Citi On Whether Europe Can Ruin The World; Or How To Use An Insolvent Continent As An Excuse For Global Printing
While Citi's Stephen Englander does not go as far as concluding that a collapse of Europe would be sufficient (but certainly necessary) to "ruin" the world, he does have a very relevant conclusion in a piece just released to clients: namely that central banks everywhere, but in Europe, are using the recessionary slow down in the insolvent continent, which nobody seems to believe any more will be able to avoid a recession (an event which S&P stated in no uncertain terms would lead to a downgrade in France and other core countries), as the perfect political smokescreen to push the turbo print button on their respective money printers. To wit: "Eurozone weakness has also generated indications that policy will be eased elsewhere (even if not in Europe). Policymakers in the US, UK and elsewhere [ZH: and Japan as of 2 hours ago] are using the euro crisis as cover to ease policy. For example, the FRBNY's Dudley yesterday characterized even the improved US numbers as disappointing and pointed to further measures if growth did not improve. Chinese growth targets and policy maker comments imply that measures might be taken if there is any sign of slowing. The BoE has already expanded it QE program. At a minimum the comments are suggesting that the policymakers are willing to take aggressive action to offset any weakness. Overall the bias towards stimulus appears to remain in place outside Europe." What is supremely paradoxical is that with the ECB stuck, any incremental QEasing by the world will merely result in an ever stronger euro, until exports by Germany become almost as impossible as those of Switzerland pr peg. As a result, organic European growth at whatever remaining centers of productivity and commerce will be truncated until it is gone completely, even as the EURUSD approaches 2.00, as the Fed embarks on what will be by then something between QE5 and QE10. And there are those who wonder why gold makes sense not only here, not only at $1570 a month ago, but at $1900 under two months ago...
If you are long, or want to get long here your stop losses will be wide and volatility based. Here are some tips on managing the positions:
- Silver Stop Loss should be $32.45. You can pick a tighter stop if you like, but this is the proscribed level for pullbacks to go to and the bull move to remain intact. Losses can be managed by adjusting volumes rather than tightening stops.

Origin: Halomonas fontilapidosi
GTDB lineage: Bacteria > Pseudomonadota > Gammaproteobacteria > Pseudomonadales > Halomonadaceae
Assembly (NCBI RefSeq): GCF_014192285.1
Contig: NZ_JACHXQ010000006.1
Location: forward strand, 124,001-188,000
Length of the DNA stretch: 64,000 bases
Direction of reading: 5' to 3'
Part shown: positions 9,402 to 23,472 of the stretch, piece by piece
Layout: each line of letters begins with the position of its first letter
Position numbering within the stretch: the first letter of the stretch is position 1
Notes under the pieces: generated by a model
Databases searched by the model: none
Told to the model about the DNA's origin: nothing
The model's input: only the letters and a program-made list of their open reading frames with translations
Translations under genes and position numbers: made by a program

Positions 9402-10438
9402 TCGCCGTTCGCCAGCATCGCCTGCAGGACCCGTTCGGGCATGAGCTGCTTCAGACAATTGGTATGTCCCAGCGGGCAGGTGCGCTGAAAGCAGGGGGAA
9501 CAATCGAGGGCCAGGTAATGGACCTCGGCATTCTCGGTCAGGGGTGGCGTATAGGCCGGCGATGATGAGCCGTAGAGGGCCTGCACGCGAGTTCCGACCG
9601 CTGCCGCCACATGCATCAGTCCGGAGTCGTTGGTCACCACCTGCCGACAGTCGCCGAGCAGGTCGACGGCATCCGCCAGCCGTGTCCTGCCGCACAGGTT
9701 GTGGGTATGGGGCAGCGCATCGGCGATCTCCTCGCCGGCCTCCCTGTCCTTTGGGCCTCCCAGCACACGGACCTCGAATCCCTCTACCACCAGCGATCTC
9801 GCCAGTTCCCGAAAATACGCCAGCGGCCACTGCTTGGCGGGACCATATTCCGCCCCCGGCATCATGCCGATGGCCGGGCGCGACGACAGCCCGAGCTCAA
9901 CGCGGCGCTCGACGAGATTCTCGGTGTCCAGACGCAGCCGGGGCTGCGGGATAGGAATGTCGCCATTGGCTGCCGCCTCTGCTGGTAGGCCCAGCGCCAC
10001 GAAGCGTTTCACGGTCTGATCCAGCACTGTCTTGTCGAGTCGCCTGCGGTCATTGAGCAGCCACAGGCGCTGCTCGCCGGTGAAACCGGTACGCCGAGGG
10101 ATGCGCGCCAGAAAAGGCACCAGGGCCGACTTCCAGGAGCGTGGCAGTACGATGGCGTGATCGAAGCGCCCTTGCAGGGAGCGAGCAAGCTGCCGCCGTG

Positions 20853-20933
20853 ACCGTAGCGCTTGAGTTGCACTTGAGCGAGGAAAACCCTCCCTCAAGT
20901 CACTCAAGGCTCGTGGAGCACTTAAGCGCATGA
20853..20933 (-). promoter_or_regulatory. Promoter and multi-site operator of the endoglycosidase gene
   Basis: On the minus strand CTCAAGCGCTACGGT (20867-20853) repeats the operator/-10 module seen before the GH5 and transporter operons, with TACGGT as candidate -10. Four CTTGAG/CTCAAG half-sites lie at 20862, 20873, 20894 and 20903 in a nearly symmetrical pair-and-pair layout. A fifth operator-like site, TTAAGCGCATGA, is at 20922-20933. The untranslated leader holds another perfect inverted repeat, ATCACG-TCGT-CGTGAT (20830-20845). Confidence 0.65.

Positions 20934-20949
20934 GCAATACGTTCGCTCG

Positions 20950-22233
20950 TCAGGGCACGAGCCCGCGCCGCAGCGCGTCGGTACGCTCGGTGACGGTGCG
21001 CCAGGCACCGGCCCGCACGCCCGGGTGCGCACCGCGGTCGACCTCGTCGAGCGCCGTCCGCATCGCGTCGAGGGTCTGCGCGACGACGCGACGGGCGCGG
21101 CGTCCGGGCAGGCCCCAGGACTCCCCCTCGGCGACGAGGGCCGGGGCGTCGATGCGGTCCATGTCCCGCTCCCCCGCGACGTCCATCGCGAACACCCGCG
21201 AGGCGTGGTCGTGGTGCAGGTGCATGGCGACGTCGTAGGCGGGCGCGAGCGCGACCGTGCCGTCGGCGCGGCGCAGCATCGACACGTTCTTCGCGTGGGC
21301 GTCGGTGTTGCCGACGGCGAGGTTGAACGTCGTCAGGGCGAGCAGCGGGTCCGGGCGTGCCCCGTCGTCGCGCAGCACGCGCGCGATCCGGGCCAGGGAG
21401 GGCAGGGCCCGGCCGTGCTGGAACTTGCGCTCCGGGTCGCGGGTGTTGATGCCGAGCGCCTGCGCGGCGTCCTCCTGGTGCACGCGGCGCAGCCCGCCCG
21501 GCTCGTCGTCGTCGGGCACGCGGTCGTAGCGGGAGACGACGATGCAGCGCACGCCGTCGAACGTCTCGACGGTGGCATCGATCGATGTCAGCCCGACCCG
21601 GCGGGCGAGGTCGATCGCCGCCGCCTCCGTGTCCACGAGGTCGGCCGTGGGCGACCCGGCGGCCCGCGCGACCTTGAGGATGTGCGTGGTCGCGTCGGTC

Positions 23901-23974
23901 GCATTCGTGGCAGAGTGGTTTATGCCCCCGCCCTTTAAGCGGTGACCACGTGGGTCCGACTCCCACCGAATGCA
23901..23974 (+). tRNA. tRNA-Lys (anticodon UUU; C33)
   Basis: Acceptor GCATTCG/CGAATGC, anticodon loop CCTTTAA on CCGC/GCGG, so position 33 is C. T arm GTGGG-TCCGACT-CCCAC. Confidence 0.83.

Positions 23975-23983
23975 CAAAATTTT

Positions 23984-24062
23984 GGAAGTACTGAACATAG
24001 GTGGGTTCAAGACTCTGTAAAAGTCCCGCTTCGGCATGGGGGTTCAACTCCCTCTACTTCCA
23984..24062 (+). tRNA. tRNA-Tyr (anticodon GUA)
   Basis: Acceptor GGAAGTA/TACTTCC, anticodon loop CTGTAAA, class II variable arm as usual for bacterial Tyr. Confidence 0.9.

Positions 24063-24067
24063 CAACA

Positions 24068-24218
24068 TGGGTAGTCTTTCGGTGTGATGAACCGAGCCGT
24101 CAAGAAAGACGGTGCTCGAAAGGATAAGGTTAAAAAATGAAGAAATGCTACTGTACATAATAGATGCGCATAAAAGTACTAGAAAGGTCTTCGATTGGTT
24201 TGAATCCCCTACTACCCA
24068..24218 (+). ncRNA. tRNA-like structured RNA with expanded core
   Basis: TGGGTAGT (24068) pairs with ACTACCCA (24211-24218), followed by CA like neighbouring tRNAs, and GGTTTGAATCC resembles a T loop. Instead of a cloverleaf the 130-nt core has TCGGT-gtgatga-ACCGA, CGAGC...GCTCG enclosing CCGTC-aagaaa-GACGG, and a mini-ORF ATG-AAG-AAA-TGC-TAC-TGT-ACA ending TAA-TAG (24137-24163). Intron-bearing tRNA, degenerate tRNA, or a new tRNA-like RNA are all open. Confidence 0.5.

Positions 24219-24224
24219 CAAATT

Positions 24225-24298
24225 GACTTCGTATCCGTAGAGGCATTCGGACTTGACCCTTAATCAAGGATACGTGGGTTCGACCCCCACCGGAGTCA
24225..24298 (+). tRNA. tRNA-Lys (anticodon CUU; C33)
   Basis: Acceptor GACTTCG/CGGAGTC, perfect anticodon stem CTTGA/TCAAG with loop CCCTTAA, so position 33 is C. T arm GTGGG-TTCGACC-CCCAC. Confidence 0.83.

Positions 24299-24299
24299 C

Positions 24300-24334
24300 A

- Gold Stop Loss Should be $1680.00. This may seem less risky than silver, but that often means worse reward potential.
- Tomorrow morning trail stops higher as profits occur, use previous lows, highs on the hourly level or the top Bollinger Band line on the Daily chart previous session.
- Get ready to take profits aggressively: when these hit, 80% of the projected volatility based move is in the first 72 hours
- Get out if you are not in the money in 48 hours, even if your stop isn’t triggered. Momentum fades fast if you don’t get follow through from the immediate push.
Very simply, the facts of the current environment in Europe don’t equal the conclusion that a coordinated effort will restore confidence. The fact of the matter is that European Sovereigns are massively indebted and European banks are massively under-capitalized. The proposed solution of raising capital and issuing fresh debt to solve this issue is a joke. If I walk away from a home I owe $200k on and its fair market value is $100k (a 50% haircut), does a loan to my bank for $100K from the institution overseeing it change the impairment? No. You’re shuffling the cards. Instead of taking a $100k loss, they now have an asset worth $100k and a new liability of $100k. The asset is still worth $100k. Even though their little maneuver technically gives them an asset of $100k and cash of $100k, my bank now has $100K less to lend against. Thus, their leverage increases. This analogy applies to European banks holding sovereign paper... and for that matter the countries themselves (ie Italy voting on whether Italy's debt should be purchased by the ECB/IMF/EFSF, etc). At this point, any 'plans' are only slightly more creative than card shuffling tricks from a clown at an 8 year old's birthday party.